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(Review originally written at 18 July 2009)

They definitely took a different approach with this Frankenstein-entry, that puts its emphasis more on its writing. It doesn't rely that much on its atmosphere and camp level this time or any of the other elements that are often featured in an Hammer movie. Perhaps this is disappointing for the most hardcore fans but it simply makes this a rather good movie to watch.

There is no Peter Cushing this time but there is Ralph Bates, as the famous baron in his younger years. It's sort of too bad that he got on board the Hammer Studio's at a time when the genre and the studio already had reached its peak and was starting to decline already. He could been Hammer's new big man but now instead he has only played a handful of roles within Hammer movies. Also definitely too bad since he definitely was an actor who showed more potential. Perhaps he could had had the same career as Peter Cushing and Christopher Lee had.

But not only the fact that Cushing is missing is what's making this movie a different one. It's a rather slow movie that takes its time to build up things and to basically re-create the character of the well known Baron Frankenstein as well. It's a bit of a different character from what Peter Cushing played and it's more of a ruthless villain this time, instead of a smart, charming, sophisticated elderly person from the higher classes of society. This Frankenstein kills to get what he wants and not just once or twice.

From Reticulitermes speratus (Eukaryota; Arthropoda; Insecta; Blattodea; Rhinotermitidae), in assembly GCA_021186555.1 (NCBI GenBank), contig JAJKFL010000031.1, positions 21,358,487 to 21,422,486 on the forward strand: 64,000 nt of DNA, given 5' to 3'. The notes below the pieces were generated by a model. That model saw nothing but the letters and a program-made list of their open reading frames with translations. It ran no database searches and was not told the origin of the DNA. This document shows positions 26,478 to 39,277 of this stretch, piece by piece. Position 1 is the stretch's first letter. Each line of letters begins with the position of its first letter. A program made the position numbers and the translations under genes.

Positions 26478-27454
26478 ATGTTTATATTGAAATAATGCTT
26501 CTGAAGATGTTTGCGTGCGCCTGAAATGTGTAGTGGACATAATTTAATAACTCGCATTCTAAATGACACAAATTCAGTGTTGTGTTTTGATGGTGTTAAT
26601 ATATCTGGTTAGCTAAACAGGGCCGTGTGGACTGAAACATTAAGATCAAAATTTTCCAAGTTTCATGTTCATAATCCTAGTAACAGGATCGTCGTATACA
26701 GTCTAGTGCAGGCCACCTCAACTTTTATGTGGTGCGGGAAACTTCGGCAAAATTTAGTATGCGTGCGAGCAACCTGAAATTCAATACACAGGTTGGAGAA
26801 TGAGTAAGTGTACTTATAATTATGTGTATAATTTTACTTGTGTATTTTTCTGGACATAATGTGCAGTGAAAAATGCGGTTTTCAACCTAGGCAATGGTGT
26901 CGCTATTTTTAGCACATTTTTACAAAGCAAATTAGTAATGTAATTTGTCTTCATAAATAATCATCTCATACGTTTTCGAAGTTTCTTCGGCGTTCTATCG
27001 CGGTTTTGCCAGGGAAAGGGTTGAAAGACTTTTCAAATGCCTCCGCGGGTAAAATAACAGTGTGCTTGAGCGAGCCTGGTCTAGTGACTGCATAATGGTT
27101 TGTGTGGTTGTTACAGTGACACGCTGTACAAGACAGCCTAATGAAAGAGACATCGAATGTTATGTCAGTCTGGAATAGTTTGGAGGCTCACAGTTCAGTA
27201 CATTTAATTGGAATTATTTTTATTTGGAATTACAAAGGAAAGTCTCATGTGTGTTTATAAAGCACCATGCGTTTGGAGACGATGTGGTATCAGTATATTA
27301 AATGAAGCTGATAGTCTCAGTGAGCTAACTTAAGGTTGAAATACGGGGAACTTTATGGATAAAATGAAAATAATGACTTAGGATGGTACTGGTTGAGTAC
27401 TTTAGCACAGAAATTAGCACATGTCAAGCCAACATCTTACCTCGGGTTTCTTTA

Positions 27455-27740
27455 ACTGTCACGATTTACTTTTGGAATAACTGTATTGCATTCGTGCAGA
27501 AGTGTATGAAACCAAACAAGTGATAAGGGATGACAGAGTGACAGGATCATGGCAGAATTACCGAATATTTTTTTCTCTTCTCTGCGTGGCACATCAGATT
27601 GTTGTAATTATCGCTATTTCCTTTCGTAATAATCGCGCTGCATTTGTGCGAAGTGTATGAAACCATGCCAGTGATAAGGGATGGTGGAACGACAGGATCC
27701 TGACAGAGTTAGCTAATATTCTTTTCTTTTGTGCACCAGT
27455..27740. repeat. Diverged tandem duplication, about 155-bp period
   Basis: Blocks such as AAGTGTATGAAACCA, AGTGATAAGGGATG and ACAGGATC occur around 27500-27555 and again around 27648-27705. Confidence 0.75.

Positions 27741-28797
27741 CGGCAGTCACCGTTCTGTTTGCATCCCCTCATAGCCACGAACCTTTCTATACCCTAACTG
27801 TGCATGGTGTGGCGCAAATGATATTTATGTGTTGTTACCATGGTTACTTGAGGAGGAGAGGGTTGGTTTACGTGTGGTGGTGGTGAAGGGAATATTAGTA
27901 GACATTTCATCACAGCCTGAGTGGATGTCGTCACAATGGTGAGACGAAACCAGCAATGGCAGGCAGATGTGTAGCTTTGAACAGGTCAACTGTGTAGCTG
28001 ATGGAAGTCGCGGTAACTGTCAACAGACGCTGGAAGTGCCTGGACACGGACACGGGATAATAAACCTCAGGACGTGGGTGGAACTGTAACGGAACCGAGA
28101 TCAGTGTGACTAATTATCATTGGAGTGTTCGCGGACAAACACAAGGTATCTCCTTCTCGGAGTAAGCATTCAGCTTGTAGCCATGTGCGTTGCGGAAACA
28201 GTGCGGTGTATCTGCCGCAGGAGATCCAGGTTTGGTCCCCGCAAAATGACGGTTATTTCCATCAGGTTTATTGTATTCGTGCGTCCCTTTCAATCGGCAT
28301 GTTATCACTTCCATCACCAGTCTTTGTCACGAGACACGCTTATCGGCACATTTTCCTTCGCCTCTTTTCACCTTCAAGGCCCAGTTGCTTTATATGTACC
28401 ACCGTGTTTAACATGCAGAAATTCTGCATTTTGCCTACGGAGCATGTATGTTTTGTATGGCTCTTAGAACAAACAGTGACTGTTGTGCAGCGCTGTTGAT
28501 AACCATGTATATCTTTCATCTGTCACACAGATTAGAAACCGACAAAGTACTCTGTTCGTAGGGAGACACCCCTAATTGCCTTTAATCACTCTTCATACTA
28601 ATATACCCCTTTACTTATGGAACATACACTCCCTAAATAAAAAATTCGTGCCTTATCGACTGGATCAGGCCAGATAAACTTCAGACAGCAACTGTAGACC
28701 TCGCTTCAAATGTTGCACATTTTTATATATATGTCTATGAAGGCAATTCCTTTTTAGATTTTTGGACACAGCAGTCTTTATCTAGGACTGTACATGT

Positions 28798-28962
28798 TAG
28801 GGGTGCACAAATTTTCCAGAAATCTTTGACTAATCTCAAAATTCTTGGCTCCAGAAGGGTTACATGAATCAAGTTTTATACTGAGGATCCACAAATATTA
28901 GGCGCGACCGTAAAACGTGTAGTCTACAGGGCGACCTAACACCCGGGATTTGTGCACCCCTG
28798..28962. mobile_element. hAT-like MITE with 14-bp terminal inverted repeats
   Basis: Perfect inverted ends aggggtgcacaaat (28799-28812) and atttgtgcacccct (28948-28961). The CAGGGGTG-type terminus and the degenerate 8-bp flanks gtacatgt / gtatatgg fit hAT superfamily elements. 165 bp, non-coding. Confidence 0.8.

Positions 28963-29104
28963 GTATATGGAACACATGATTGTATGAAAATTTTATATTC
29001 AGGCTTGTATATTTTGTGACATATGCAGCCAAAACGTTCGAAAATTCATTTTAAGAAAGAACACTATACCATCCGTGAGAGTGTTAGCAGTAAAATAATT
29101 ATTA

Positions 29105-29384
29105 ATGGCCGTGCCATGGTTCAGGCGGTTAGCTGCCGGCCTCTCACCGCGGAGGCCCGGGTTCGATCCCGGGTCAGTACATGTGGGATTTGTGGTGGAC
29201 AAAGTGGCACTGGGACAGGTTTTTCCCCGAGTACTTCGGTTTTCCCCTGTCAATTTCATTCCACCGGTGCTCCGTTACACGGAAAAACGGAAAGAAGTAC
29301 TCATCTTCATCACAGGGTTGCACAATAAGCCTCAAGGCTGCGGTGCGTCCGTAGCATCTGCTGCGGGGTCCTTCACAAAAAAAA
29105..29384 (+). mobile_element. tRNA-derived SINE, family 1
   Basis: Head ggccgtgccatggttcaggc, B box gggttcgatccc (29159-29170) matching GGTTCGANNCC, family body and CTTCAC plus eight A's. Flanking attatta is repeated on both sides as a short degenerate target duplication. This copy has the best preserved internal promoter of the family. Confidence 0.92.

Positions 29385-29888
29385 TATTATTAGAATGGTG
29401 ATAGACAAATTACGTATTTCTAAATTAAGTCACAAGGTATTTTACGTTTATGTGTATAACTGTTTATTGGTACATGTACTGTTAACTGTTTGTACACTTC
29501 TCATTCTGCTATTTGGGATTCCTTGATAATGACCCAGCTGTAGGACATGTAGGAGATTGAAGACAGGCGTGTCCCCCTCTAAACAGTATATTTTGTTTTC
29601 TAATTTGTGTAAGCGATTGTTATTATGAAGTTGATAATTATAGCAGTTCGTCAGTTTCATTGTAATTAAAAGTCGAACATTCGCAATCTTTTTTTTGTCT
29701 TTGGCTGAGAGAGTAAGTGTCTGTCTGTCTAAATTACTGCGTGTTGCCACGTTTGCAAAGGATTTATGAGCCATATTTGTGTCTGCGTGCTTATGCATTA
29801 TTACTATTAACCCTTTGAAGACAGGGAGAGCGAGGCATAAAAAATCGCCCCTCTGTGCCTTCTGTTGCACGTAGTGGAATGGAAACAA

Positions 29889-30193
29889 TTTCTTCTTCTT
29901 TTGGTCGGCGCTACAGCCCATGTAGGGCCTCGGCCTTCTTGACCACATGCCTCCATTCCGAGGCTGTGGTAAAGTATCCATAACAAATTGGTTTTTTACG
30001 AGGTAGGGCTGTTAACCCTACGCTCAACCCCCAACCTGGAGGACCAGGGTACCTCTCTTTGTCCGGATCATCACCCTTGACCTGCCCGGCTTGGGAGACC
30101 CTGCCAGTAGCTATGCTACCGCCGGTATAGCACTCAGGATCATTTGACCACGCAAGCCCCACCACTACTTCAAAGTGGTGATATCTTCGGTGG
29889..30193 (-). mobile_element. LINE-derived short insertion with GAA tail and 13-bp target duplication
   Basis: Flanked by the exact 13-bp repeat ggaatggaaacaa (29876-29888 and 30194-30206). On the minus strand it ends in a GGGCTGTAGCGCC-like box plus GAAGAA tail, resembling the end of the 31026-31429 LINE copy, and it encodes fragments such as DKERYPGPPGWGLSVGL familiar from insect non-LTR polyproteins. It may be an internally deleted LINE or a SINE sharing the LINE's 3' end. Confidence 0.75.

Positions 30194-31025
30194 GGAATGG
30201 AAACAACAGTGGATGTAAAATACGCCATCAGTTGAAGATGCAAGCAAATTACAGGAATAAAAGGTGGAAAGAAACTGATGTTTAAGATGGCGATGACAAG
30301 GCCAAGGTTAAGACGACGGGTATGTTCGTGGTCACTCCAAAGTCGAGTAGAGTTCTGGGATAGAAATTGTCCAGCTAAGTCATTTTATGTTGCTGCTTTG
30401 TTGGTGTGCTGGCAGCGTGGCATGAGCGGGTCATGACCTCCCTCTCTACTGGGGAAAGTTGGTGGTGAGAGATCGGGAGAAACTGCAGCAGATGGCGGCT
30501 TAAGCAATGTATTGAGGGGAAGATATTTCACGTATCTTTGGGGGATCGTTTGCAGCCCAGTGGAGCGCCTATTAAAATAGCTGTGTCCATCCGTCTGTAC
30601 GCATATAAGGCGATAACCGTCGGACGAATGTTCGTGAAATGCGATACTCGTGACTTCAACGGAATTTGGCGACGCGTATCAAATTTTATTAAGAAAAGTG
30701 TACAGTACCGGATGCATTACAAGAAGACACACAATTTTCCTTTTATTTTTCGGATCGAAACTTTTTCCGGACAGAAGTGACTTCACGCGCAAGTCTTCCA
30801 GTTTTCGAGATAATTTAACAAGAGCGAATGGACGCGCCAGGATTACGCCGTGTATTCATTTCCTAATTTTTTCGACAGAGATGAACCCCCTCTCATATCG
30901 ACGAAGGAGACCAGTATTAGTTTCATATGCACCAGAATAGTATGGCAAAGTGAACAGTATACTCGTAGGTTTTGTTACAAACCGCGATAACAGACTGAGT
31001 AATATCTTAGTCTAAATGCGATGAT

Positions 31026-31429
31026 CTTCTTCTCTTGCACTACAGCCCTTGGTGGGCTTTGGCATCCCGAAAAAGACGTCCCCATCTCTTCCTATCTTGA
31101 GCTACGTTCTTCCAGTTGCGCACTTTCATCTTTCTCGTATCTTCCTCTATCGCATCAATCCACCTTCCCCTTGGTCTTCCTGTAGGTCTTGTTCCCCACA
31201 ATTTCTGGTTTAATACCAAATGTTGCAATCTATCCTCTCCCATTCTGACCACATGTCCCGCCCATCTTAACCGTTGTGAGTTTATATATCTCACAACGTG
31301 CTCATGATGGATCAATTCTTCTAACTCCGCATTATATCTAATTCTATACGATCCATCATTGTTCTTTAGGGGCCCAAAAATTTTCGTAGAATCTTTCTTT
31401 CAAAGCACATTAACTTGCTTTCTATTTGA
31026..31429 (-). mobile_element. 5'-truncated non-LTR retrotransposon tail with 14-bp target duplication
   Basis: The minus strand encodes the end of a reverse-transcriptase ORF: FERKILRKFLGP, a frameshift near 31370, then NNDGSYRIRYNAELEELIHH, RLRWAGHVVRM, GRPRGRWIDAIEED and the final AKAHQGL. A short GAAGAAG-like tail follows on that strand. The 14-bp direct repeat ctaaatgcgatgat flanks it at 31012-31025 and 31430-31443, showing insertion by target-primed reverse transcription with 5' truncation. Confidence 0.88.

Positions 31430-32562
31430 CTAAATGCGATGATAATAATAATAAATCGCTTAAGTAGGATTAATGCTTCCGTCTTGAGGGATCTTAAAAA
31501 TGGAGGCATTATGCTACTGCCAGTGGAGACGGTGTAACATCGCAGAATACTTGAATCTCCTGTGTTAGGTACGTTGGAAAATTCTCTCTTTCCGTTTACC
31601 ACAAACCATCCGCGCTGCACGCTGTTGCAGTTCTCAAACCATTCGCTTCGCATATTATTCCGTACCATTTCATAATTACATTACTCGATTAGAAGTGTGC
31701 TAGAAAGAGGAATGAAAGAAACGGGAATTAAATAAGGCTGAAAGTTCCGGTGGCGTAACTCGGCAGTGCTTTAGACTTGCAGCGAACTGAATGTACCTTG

To be honest, it didn't seemed like at first that this was going to be a very good movie. It's beginning seemed quite dull and there was very little happening within the first halve hour or so of the movie. It however later became obvious that this was simply a very effective build up toward it's better second halve in which things start to really take off. It lets its story come across as far subtle and clever than usually is the case for an Hammer movie and a Frankenstein one in particular.

David Prowse also was an impressive presence within this movie, as the monster. Being a former weightlifting champion he had a great physic for the creature. He also returned to play the creature in the later and final Hammer Frankenstein movie "Frankenstein and the Monster from Hell", opposite Peter Cushing this time, with who he would later also play in "Star Wars: Episode IV - A New Hope", as Darth Vader. Funny enough this was not the first time he played the creature though. He first did so in the 1967 movie "Casino Royale", which also was his first ever film-role.

For the fans of the basic classic Hammer Studio's formula, this movie might be a bit disappointing but those who are open for something new and different, this movie is a great treat!

7/10

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About Frank Veenstra

Watches movies...writes about them...and that's it for now.
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